Monday, May 31, 2010

66. Fruit Smoothie, No Added Sugar

 Fruit smoothie is a great food name; it tells the main ingredient and the actual taste sensation...smoooooth. My kids knew what smoothies were before I did...I don't remember where they learned about them, but I do know they wanted me to make some. Although I bought a children's smoothie cookbook at a garage sale for our home book collection...I never made any of the recipes.

I don't know why I was not interested smoothies, but they did not show up on our menu more than once or twice that is, until I bought a Vita Mix machine in late '06. Smoothie samples were handed out during the store demo where I bought my machine...I loved the was thick, cold and really good! The first recipe I made from the VM cookbook was for a smoothie.

Something I learned early in the process of making my own smoothies was that the addition of bananas almost completely masks out any other flavors. Use them sparingly. I also don't usually add any sugar...if these are supposed to be health drinks, they don't need to be pumped up with sweeteners. Some people add milk or tofu...I do not.

I do add ice cubes which are pulverized along with the different fruit; sometimes I add a little fruit juice if I have it on hand, otherwise, the raw ingredients are all that is necessary. The fiber in these types of drinks is amazing...if the blended ingredients are allowed to just sit for a time, they expand greatly.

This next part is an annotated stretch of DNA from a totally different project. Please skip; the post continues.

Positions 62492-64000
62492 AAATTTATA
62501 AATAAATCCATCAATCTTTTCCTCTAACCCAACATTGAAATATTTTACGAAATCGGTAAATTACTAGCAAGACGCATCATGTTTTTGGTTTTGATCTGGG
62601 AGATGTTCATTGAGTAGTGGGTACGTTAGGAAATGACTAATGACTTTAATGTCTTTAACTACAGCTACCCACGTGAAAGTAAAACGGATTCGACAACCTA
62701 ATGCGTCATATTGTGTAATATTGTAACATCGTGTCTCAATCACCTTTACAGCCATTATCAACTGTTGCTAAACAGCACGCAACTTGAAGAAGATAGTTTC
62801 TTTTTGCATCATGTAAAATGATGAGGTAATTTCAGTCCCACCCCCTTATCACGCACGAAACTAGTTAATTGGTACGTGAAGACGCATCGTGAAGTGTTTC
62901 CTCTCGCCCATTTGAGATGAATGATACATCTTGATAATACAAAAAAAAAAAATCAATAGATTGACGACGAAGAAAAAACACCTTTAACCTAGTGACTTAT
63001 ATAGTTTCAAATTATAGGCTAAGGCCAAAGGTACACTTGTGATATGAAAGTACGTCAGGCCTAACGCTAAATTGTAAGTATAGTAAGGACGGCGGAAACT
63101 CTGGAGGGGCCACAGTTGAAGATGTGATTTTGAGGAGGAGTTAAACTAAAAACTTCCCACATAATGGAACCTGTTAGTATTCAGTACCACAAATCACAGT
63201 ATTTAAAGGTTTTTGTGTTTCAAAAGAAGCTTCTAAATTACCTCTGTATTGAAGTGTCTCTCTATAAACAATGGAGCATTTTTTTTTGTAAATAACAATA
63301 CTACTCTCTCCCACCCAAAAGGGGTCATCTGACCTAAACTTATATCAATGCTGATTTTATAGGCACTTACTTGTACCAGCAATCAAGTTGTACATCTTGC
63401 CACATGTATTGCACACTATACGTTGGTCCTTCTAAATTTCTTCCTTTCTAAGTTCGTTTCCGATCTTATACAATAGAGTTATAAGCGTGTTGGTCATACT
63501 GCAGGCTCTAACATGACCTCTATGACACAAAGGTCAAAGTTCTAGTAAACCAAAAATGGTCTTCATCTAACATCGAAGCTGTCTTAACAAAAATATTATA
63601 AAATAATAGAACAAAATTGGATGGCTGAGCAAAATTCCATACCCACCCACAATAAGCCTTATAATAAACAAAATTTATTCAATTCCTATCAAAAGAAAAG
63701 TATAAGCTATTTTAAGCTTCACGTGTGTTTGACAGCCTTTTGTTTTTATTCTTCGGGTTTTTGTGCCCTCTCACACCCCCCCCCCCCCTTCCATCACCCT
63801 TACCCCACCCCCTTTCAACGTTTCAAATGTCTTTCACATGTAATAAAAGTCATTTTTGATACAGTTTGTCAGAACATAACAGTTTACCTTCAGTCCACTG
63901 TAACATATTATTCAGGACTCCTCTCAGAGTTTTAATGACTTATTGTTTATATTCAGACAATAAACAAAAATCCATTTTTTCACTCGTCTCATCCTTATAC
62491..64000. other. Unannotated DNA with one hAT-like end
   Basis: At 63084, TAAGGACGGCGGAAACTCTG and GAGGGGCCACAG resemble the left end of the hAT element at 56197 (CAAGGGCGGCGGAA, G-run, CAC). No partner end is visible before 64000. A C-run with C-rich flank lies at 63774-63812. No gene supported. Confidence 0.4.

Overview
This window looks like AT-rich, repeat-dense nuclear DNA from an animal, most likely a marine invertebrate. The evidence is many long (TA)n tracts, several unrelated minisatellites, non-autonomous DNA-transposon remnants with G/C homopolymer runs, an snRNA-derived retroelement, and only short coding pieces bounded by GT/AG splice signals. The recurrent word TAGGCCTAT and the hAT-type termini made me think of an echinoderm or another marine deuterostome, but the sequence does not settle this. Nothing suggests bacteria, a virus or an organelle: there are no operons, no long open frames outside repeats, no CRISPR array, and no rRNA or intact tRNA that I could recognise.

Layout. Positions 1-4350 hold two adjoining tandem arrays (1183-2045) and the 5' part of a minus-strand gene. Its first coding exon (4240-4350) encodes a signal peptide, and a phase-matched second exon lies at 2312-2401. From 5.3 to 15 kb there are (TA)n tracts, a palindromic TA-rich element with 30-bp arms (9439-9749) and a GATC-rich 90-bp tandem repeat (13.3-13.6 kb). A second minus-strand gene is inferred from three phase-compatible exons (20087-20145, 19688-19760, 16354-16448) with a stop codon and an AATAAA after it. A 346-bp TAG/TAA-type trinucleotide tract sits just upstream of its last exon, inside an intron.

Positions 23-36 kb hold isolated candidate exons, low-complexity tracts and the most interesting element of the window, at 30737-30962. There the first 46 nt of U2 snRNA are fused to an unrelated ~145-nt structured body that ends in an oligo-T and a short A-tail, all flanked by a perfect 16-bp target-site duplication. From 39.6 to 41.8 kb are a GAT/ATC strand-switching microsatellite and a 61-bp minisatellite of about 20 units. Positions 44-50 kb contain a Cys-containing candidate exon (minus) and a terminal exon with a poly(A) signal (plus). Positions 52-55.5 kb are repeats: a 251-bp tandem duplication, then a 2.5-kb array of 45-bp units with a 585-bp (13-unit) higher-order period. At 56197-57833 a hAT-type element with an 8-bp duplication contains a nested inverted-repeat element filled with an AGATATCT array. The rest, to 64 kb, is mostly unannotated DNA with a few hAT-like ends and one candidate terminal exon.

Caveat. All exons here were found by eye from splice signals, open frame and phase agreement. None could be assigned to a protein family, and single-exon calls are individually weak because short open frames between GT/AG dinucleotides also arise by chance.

Strawberry, Pineapple, Banana - Fruit Smoothie

1 C strawberries, fresh or frozen
1 Banana
1 C pineapple

1/2 C ice cubes

Place all ingredients in your Vita Mix or blender in the order listed. Secure lid and pulse to crush ice. Increase speed to 50% and then on to HIGH. Run for one minute or until smooth. Serve immediately. Makes about 2 cups.

Other great choices: Apple, carrots, oranges, clementines, peaches, pear...

Friday, May 28, 2010

65. Eggs Benedictive - Not Duck Eggs!

I grew up eating traditional-white, mass-produced eggs.  Today, we have free-range, hormone-free, antibiotic-free eggs. The prices are hefty, but they do taste better than the mass produced eggs.

If you are lucky to live near a farm, you might be able to purchase wonderful, fresh eggs. Watch out, though.  An unscrupulous farm woman in Missouri told me the eggs she had for sale, were jumbo chicken eggs. After I returned home, I discovered they were duck eggs!

The flavor was quite different and I could not get past the sight of the huge yolks surrounded by very little egg white; it was visually unappealing.

While today we have more egg choices, my childhood included eggs which were not a salmonella  health threat. In fact, my mother put a raw egg in a glassful of juice and drank it - it was some kind of protein drink - I cannot remember why she thought she needed it, but  I could not have swallowed a raw egg no matter how great it was supposed to be.